The San Diego Creek watershed collects all the runoff from south-central Orange Co. and delivers it to Newport Back Bay. See maps at http://www.ocwatersheds.com/watersheds/sandiego_creek.asp. Back Bay’s health, including that of its native plants and animals, is directly dependent on the health (and native vegetation) of San Diego Creek and its many tributaries. See http://www.spl.usace.army.mil/regulatory/pn/199915966.pdf for a progress report from Army Corps of Engineers on their San Diego Creek (Orange County) SAMP/MSAA. A draft EIR/EIS will be issued soon, but the report’s information will be used by the Corps in the interim. The report includes a number of maps, and tables ranking the watershed’s 24 sub-basins as to resource quality. Expedited permitting would be set up for the lower value resources. Higher value resources–which appear to be mostly in already conserved/NCCP lands–would be protected, presumably through avoidance or as mitigation, although this is vague.
Endangered Habitats League would like to see a more detailed biological/hydrological review and DEIR/DEIS comments, and would appreciate contributions toward doing them: http://www.ehleague.org/donate.html
Sierra Club has set up a Task Force for San Diego Creek and Back Bay, contact JonV3@aol.com.
This issue really needs active an OCCNPS representative to ensure that appropriate native plants are considered in the planning and included in restoration/mitigation.
TRABUCO DISTRICT, CLEVELAND NATIONAL FOREST
Our backyard mountains are under more threat than ever! OCCNPS really needs someone to monitor the situation, and speak up for the plants.
The Forest Service is still analyzing and responding to comments made last summer on the Forest Plan Revision for the Cleveland and the other three southern California forests. See http://www.fs.fed.us./r5/scfpr and click on “Feb. 2005 Update”. The Update notes that, since this plan revision process is so near completion, the Forest Service has given permission for it to continue under the 1982 planning rules (in effect when the process was begun). However, the southern California national forests will transition to the new planning rule, adopted in Dec. 2004, after the Forest Plans are adopted in late summer.
The new rule, pushed through by the current administration against strong environmentalist opposition, is likely to:
- Eliminate analysis of forest plans under the National Environmental Policy Act (NEPA), which requires federal agencies to assess the potential environmental impacts of their actions and to examine alternatives. (There’s still time for public comment on the proposal to create a new NEPA categorical exclusion for Forest Planning. Send comments to Forest Service Content Analysis Team, PO Box 22777, Salt Lake City UT 84122, or firstname.lastname@example.org, or fax 801-517-1015.
- Scrap long-established federal wildlife protections.
- Severely limit opportunities for public input into forest management decisions.
- Scale back the role of independent scientists in forest management, in favor of the administration’s scientists.
The net result of the new rule is that 20+ years of forest protection will be steamrollered.
After a year of correcting and supplementing the very deficient original application, the Federal Energy Commission (FERC) has finally accepted the Hydro Project Application from Elsinore Valley MWD. This to build a hydro plant complex, including a dam that will flood upper Morrell Canyon, one of the headwaters of San Juan Creek. The scheme is to pump water up from Lake Elsinore at night (when electric rates and usage are low), then run it back down to the lake in the daytime to generate electricity during high-usage time in Elsinore Valley. The project includes a high-Kv line along the easterly rim of the mountains.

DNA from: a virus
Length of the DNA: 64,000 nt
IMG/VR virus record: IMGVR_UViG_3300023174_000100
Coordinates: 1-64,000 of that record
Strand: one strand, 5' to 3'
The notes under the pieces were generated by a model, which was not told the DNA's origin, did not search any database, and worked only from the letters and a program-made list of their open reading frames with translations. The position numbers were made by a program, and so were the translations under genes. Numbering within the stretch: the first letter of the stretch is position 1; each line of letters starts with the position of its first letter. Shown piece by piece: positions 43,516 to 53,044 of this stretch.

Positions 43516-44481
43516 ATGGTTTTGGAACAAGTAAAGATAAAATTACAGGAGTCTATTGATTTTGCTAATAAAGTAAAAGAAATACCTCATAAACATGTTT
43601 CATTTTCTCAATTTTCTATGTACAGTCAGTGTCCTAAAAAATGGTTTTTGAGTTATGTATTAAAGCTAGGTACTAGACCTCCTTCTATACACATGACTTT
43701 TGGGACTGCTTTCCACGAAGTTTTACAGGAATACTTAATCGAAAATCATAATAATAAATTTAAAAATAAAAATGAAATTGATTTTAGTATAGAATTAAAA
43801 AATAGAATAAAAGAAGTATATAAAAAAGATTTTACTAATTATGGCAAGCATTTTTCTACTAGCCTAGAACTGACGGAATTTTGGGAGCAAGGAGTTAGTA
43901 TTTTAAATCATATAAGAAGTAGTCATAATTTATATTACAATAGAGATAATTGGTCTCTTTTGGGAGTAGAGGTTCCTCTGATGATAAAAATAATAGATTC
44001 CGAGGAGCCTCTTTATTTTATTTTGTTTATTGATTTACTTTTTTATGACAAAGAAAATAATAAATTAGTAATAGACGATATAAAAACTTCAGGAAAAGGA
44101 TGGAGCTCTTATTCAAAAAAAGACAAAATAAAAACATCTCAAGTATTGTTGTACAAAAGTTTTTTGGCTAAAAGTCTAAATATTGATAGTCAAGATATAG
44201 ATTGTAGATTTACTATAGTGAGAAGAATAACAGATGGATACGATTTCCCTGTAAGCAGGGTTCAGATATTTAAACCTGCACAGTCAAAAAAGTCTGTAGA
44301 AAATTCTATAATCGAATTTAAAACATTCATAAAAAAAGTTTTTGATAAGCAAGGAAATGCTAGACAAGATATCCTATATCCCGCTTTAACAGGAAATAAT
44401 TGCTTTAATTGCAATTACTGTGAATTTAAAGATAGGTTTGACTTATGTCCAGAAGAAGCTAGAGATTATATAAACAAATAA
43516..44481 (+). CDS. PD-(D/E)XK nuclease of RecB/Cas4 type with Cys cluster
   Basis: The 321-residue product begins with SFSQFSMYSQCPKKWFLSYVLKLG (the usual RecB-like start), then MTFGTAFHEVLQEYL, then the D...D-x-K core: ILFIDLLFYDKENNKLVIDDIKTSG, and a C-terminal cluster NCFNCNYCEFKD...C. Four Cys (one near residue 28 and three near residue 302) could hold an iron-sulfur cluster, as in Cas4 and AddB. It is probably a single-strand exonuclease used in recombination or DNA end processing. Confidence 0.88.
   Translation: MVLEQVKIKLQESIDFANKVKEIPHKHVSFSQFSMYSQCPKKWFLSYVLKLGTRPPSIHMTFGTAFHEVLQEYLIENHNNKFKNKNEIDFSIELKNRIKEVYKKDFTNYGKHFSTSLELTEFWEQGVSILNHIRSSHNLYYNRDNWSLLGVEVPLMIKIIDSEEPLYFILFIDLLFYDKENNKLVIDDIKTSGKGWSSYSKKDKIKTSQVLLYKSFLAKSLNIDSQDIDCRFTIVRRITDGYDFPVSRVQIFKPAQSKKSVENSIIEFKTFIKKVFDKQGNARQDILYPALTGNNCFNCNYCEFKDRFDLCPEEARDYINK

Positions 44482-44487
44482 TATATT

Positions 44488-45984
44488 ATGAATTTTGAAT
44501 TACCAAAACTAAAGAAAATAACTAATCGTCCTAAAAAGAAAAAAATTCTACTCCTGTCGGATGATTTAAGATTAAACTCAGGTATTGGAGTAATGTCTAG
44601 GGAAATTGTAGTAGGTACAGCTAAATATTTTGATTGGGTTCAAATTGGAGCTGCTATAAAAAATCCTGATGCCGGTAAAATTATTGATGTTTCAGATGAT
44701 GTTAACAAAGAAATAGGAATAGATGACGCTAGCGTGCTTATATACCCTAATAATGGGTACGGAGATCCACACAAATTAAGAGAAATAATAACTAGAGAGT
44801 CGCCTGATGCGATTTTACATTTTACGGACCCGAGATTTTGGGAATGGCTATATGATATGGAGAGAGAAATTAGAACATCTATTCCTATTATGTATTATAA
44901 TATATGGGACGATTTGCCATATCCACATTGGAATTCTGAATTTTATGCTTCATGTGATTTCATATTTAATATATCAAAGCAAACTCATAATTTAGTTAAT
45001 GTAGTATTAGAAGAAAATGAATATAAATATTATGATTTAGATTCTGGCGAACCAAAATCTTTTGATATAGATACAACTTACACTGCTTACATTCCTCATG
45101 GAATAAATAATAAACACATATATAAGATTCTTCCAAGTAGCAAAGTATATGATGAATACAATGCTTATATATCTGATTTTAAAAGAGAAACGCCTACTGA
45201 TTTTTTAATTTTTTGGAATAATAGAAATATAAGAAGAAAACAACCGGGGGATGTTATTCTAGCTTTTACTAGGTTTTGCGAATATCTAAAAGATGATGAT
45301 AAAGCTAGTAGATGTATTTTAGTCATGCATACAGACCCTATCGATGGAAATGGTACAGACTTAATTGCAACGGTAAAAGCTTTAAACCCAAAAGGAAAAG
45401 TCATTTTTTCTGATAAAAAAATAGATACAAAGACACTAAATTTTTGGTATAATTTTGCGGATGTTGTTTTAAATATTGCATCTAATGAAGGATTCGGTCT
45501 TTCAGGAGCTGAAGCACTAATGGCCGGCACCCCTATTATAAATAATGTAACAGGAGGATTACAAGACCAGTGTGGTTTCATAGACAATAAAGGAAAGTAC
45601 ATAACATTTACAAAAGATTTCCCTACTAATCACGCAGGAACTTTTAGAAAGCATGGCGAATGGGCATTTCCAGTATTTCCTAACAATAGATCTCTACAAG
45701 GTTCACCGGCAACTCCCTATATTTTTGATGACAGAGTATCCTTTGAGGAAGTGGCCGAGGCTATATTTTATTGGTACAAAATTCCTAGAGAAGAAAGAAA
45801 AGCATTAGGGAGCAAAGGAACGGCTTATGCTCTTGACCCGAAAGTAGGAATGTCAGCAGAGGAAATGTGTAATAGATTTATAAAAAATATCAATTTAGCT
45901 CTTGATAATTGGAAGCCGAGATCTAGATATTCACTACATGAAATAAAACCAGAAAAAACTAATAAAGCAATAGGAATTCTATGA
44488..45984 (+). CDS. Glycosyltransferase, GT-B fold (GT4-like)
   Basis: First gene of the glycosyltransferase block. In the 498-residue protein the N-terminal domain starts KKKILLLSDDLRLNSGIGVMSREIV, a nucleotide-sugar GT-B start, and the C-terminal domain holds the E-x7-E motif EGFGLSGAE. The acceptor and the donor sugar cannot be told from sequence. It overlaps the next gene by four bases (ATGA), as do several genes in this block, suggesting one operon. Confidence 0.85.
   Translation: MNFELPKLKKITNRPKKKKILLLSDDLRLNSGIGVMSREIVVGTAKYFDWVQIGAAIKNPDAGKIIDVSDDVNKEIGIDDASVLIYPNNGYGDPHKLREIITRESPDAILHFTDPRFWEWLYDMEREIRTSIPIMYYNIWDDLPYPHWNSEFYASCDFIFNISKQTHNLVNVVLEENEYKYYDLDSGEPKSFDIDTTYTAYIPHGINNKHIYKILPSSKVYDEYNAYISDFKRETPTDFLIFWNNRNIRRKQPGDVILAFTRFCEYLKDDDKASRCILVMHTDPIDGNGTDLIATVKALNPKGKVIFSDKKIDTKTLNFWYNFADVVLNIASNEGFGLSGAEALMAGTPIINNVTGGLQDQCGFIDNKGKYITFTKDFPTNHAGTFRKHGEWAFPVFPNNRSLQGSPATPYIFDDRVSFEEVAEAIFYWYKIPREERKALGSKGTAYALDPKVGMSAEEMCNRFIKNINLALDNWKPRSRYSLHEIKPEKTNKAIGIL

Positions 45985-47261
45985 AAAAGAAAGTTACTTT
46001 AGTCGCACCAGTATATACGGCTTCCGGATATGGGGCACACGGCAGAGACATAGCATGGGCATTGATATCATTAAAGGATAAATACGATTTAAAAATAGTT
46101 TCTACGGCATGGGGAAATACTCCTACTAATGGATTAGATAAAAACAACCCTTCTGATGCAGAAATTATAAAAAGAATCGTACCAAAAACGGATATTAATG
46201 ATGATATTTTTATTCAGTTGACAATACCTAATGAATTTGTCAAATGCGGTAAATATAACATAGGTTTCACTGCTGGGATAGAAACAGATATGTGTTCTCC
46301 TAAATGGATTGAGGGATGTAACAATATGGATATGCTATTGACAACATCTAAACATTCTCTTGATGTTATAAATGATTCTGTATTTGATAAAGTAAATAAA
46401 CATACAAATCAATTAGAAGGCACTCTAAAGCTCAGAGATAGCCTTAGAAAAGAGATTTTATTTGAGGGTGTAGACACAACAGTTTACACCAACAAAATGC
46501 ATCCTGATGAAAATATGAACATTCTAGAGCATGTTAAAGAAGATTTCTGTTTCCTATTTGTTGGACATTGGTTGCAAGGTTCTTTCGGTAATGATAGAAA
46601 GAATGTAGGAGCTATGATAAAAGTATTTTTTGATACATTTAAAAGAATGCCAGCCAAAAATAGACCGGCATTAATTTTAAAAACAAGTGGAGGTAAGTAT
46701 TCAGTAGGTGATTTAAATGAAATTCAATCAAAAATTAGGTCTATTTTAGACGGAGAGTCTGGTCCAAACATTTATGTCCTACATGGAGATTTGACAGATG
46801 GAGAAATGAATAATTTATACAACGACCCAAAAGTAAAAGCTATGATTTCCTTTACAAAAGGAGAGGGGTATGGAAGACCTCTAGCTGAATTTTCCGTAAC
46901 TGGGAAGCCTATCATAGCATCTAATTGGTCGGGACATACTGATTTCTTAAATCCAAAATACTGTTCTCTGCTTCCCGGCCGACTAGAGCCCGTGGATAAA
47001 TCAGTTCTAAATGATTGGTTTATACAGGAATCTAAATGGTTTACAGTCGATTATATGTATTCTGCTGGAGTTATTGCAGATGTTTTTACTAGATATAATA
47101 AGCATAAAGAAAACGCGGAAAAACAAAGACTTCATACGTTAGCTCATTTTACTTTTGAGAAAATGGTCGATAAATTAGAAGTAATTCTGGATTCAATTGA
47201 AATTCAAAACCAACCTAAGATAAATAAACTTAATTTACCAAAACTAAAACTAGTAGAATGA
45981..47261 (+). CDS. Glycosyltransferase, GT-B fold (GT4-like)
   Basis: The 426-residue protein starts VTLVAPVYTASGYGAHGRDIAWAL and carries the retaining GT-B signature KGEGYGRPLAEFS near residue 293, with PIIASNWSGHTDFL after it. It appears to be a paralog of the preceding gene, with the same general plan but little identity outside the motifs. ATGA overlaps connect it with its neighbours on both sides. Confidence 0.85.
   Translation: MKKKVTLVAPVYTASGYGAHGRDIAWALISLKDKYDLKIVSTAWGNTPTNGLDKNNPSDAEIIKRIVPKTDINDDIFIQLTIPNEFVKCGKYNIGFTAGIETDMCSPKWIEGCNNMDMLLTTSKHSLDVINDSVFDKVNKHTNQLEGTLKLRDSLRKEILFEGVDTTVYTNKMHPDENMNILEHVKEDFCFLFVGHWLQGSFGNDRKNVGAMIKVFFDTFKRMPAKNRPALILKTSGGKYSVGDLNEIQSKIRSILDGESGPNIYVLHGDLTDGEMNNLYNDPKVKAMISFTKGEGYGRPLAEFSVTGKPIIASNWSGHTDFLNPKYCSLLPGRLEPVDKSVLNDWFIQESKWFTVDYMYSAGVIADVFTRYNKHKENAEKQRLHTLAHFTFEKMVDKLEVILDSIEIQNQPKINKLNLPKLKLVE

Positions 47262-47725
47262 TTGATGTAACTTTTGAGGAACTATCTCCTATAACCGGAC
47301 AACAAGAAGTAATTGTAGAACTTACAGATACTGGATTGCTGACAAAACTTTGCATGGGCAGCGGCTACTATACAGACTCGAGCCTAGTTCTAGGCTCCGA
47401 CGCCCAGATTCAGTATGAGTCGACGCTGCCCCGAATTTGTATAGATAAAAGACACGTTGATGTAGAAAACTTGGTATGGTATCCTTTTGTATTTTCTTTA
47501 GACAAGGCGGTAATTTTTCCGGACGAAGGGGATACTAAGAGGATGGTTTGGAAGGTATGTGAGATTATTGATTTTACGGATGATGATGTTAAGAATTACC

ACTION! BY MARCH 25, 2005: Object to this plan, and the environmental destruction it will bring, to Magalie R. Salas, Secretary, FERC, 888 First Street NE, Washington DC 20426, Reference Project # 11858-002: Lake Elsinore Advanced Pumped Storage Project. Or go to http://www.ferc.gov and click on “e-Filing”.
A number of plans are still in motion for roads across and tunnels under the Santa Ana Mts. More next time on these.
Contributions to help preserve our backyard mountains are very much needed. Make your check out to Sierra Sage, with “SAMTF” on the memo line, and mail to Santa Ana Mountains Task Force, PO Box 5079, Irvine, 92616.
—Celia Kutcher, Conservation Chair
[Contact Celia at email@example.com if you can take on responsibility for monitoring an area near you]
2005 FIELD TRIPS
Saturday, April 2—San Ysidro/Otay Mountain
Revisit areas that that were burned in 2003. What sorts of fire-followers will be found? What might we see that we’ve not seen ever before? Mark Elvin will lead this trip to areas where we collected in May of 2003. Details are not set in concrete, but we will likely go from the west side of the mountain (that did not burn) up to the top through the burn areas to see what is happening there (as compared to the unburned areas), then we can drive down to the gate, which has a flowing waterfall and explore that area. We will exit through Dulzura, Jamul, and Hwy 94. We will not be going back to the morning meeting site, so carpool from home if possible. The truck trail is passable to a street car, but higher clearance vehicles are recommended.
Blooming should be Helianthus gracilentus, Dendromecon rigida, Ceanothus spp., Mimulus clevelandii, Lepechinia ganderi, Pickeringia monatna var. tomentosa, Romneya trichocalyx, and a surprising array of annuals and fire followers.
Directions: Meet at the AM/PM at the intersection of Otay Mesa Road and Heritage Road at 9 AM, rain or shine. Allow about 2 1/2 hours from Orange County. Take I-5 south to the 805 south about 25 miles then go east on 905. This becomes Otay Mesa Road. About 2 miles later, turn right on Heritage Road. Meet in the parking lot at the SE corner of the intersection. Please RSVP to Sarah Jayne so we will expect you.